Yesterday, I met the Shanghai Cooperation Organisation in Shanghai. We talked about how we can leverage the new International Land-Sea Trade Corridor to connect from Singapore and Southeast Asia to Guangxi, Chongqing and all the way to the Central Asian Republics. This was part of the original Silk Road. This is how the Belt and the Road Initiative is connected up, and this was also the way ancient China connected to the rest of the world, through Beibuwan.
When we look at our cooperation with Shanghai, it is no longer just about Singapore and Shanghai cooperating in the financial sector. Our goal is to connect with Shanghai to provide services not just for Singapore and Shanghai, but also for the rest of China and the region. Likewise, our latest initiative and cooperation between Singapore and Shenzhen is not just a cooperation between these two cities; it is about digital and technological connectivity between Singapore and the Greater Bay Area. If the Greater Bay Area is to be the Silicon Valley of Asia, if it is not already, then the role that the Greater Bay Area provides must extend to the rest of China. It must also set its sights on the rest of the world.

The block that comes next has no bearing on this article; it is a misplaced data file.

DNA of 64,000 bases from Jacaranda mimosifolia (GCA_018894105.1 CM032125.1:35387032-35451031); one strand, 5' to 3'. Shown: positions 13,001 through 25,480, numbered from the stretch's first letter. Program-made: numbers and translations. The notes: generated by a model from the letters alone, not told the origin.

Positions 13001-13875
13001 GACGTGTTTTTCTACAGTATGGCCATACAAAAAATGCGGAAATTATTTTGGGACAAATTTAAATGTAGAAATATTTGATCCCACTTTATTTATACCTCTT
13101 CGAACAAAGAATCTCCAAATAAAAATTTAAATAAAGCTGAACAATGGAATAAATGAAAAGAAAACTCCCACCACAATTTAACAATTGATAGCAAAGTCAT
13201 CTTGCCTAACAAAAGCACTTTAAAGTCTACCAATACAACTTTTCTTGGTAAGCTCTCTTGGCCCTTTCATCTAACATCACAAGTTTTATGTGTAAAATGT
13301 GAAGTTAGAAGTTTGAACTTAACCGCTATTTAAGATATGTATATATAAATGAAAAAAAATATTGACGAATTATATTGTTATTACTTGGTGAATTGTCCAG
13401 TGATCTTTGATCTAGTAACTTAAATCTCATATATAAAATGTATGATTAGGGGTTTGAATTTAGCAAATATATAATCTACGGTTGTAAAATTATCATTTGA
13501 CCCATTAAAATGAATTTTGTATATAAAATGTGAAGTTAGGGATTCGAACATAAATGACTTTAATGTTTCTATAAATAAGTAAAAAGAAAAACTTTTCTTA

Last but not least, I make a third observation about Singapore and China's role in this moment in history. Many people have always been surprised at why Singapore and China can work together given our disparity in size, economic weight, length of history, culture and so on. Many people are very focused on the uncertainties and turbulence in the global economy, the contest and economic competition between US and China, the uncertainties of Brexit, the problems between Japan and Korea, India and Kashmir, Israel and the Middle East, so on and so forth.
Whoever wins in this moment in history will depend on how we set the standards for the world through our positive examples, regardless of our history, size and population.